Ultrafast Processor Uses Light For Transmitting Data


A team of engineers has successfully demoed the first processor that uses light for ultrafast communications. This research could be used in applications such as LIDAR, the light radar technology used to guide self-driving vehicles, brain ultrasound imaging and new environmental biosensors.

Engineers have successfully paired electrons and photons within a single-chip microprocessor, a landmark development that opens the door to ultrafast, low-power data crunching. The new chip marks the next step in the evolution of fiber optic communication technology by integrating into a microprocessor the photonic interconnects, or inputs and outputs (I/O), needed to talk to other chips.

The researchers packed two processor cores with more than 70 million transistors and 850 photonic components onto a 3-by-6-millimeter chip. They fabricated the microprocessor in a foundry that mass-produces high-performance computer chips, proving that their design can be easily and quickly scaled up for commercial production.


“This is a milestone. It’s the first processor that can use light to communicate with the external world,” said Vladimir Stojanović from the University of California, who led the development of the chip. “No other processor has the photonic I/O in the chip.”

“This is the first time we’ve put a system together at such scale, and have it actually do something useful, like run a program,” said Asanović, who helped develop the free and open architecture called RISC-V (reduced instruction set computer), used by the processor.

Compared with electrical wires, fiber optics support greater bandwidth, carrying more data at higher speeds over greater distances with less energy. While advances in optical communication technology have dramatically improved data transfers between computers, bringing photonics into the computer chips themselves had been difficult.

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That’s because no one until now had figured out how to integrate photonic devices into the same complex and expensive fabrication processes used to produce computer chips without changing the process itself. Doing so is the key, since it does not further increase the cost of the manufacturing or risk failure of the fabricated transistors.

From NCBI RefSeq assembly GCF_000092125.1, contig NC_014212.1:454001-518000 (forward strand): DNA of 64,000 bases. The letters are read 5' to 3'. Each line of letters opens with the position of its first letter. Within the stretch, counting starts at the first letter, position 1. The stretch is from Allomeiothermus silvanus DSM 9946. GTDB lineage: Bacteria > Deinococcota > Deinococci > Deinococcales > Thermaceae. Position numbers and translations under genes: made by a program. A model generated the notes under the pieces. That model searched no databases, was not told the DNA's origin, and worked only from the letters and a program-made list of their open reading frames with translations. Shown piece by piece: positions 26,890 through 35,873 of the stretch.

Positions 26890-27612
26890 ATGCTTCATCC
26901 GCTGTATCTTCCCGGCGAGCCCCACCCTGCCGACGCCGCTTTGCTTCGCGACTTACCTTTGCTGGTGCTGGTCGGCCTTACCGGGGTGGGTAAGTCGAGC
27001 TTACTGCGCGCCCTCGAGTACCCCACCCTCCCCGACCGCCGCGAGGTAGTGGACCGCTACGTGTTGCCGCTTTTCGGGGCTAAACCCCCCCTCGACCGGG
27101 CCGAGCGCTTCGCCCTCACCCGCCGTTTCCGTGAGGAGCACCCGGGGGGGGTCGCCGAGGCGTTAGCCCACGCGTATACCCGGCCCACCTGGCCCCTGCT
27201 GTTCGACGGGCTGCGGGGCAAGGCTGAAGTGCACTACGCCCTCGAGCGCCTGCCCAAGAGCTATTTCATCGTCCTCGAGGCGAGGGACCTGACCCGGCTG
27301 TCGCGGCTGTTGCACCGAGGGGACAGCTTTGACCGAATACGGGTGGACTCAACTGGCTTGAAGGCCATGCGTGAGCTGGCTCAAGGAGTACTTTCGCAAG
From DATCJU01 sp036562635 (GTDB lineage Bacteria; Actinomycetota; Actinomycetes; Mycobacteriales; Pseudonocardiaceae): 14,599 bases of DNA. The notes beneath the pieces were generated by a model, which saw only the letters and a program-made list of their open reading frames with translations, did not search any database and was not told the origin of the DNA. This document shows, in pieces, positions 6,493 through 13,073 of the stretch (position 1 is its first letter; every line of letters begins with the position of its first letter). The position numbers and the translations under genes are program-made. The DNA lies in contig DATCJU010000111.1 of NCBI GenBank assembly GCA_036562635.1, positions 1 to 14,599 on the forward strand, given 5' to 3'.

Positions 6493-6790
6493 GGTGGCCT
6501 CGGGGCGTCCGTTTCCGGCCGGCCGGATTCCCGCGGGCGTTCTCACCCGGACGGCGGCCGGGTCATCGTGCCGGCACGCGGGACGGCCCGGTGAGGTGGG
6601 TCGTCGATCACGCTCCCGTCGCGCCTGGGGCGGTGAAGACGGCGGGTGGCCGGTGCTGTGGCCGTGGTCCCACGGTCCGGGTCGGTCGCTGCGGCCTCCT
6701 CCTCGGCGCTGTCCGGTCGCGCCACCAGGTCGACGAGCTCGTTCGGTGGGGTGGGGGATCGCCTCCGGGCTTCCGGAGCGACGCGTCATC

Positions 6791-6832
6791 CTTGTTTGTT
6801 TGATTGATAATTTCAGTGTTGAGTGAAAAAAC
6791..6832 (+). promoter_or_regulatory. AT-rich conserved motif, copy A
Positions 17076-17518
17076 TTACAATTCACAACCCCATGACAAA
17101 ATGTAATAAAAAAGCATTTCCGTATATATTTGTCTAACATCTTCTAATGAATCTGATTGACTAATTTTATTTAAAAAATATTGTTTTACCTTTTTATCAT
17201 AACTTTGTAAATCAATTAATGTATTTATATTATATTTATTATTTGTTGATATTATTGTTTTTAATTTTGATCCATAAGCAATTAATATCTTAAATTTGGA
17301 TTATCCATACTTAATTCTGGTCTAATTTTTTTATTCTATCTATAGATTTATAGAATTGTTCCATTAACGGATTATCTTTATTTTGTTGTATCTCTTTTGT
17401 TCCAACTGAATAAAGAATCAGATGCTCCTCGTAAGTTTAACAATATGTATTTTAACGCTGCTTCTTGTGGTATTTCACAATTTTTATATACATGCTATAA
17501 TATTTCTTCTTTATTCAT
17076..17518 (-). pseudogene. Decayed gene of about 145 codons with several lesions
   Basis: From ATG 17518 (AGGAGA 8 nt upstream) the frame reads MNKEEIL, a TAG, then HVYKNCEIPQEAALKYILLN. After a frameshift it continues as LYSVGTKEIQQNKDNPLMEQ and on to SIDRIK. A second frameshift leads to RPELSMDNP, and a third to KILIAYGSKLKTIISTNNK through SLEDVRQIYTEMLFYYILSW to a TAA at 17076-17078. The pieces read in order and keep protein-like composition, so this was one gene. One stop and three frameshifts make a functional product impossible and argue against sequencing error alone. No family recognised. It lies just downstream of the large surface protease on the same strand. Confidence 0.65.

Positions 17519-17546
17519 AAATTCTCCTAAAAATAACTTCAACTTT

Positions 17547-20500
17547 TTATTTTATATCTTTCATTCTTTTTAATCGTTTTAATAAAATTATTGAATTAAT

The researchers verified the functionality of the chip with the photonic interconnects by using it to run various computer programs, requiring it to send and receive instructions and data to and from memory. They showed that the chip had a bandwidth density of 300 gigabits per second per square millimeter, about 10 to 50 times greater than packaged electrical-only microprocessors currently on the market.

The photonic I/O on the chip is also energy-efficient, using only 1.3 picojoules per bit, equivalent to consuming 1.3 watts of power to transmit a terabit of data per second. In the experiments, the data was sent to a receiver 10 meters away and back.

“The advantage with optical is that with the same amount of power, you can go a few centimeters, a few meters or a few kilometers,” said Chen Sun. “For high-speed electrical links, 1 meter is about the limit before you need repeaters to regenerate the electrical signal, and that quickly increases the amount of power needed. For an electrical signal to travel 1 kilometer, you’d need thousands of picojoules for each bit.”

The achievement opens the door to a new era of bandwidth-hungry applications. One near-term application for this technology is to make data centers more green. According to the Natural Resources Defense Council, data centers consumed about 91 billion kilowatt-hours of electricity in 2013, about 2 percent of the total electricity consumed in the United States, and the need for power is growing exponentially.



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